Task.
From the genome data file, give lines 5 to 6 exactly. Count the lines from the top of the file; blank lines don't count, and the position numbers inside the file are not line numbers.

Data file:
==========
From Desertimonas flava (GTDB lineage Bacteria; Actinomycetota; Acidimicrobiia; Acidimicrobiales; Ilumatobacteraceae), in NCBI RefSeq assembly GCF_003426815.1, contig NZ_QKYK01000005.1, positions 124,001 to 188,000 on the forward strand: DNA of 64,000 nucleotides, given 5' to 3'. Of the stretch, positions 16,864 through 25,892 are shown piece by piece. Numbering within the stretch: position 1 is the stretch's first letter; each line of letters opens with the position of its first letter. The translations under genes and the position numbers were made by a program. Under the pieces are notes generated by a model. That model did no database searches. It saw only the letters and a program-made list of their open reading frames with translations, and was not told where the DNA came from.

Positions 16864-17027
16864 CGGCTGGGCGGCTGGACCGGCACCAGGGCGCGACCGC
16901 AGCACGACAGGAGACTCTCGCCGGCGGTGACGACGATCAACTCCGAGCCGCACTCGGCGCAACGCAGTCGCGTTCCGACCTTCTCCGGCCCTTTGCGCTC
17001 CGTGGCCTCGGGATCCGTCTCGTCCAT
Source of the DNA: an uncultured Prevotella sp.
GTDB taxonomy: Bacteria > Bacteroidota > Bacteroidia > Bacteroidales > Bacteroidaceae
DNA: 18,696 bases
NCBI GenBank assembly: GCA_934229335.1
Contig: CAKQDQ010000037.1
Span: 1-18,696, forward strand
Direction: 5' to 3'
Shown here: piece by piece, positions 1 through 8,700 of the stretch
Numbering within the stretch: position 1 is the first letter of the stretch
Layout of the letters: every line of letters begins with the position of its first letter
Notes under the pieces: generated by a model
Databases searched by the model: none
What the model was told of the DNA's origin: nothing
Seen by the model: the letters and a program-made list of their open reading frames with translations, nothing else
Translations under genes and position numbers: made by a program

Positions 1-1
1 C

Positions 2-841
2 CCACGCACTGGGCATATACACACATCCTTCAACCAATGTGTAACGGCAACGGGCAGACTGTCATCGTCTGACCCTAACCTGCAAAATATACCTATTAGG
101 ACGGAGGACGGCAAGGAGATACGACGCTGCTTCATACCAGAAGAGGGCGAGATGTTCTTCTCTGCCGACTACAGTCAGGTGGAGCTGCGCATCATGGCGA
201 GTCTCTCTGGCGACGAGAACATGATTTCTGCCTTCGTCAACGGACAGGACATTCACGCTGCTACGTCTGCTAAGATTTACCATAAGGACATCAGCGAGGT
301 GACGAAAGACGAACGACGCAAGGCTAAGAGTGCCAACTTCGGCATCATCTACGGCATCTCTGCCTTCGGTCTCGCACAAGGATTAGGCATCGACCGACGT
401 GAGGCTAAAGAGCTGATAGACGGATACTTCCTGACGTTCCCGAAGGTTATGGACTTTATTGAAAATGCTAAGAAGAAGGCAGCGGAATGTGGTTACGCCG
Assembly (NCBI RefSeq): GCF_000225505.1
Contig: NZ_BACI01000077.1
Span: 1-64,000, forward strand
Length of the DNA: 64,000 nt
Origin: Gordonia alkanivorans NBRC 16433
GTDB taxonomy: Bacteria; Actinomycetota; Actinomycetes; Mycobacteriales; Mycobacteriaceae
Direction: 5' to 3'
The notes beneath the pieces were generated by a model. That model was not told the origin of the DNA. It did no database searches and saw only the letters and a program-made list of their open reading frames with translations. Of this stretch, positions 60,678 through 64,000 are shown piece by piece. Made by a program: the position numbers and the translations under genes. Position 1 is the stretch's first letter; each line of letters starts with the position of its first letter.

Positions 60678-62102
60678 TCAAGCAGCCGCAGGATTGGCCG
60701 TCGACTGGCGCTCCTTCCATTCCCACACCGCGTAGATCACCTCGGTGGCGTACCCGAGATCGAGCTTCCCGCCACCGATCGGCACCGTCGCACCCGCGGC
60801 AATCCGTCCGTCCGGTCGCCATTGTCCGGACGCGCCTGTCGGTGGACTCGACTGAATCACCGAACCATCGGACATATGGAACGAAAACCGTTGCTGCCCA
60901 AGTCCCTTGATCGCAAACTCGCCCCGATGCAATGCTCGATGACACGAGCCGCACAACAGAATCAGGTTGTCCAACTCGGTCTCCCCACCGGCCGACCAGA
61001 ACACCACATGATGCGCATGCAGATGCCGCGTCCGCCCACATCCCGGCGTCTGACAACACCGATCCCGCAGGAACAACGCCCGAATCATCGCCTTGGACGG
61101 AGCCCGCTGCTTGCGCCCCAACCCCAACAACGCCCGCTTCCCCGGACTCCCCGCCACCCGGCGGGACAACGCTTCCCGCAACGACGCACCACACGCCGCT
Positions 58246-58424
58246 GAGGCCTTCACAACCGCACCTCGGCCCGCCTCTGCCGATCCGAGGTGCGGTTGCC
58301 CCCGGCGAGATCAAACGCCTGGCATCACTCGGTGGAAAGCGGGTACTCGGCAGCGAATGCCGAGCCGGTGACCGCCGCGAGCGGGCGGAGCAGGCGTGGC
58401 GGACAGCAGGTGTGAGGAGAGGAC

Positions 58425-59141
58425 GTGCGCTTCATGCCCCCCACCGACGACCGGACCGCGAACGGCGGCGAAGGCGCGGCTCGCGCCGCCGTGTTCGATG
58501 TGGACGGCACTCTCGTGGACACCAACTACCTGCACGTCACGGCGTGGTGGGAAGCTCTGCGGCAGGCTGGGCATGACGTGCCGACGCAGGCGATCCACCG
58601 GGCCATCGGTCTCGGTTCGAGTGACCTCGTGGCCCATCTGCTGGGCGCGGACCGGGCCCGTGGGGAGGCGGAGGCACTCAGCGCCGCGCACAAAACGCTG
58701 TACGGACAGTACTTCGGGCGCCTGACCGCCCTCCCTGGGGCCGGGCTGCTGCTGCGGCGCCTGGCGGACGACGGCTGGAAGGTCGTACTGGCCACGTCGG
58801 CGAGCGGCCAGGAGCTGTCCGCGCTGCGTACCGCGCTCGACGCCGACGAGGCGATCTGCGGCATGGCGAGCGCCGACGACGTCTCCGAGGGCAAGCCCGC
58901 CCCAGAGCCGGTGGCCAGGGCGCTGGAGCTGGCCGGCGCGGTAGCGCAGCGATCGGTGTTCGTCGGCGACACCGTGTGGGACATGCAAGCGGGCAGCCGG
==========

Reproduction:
17001 CGTGGCCTCGGGATCCGTCTCGTCCAT
Source of the DNA: an uncultured Prevotella sp.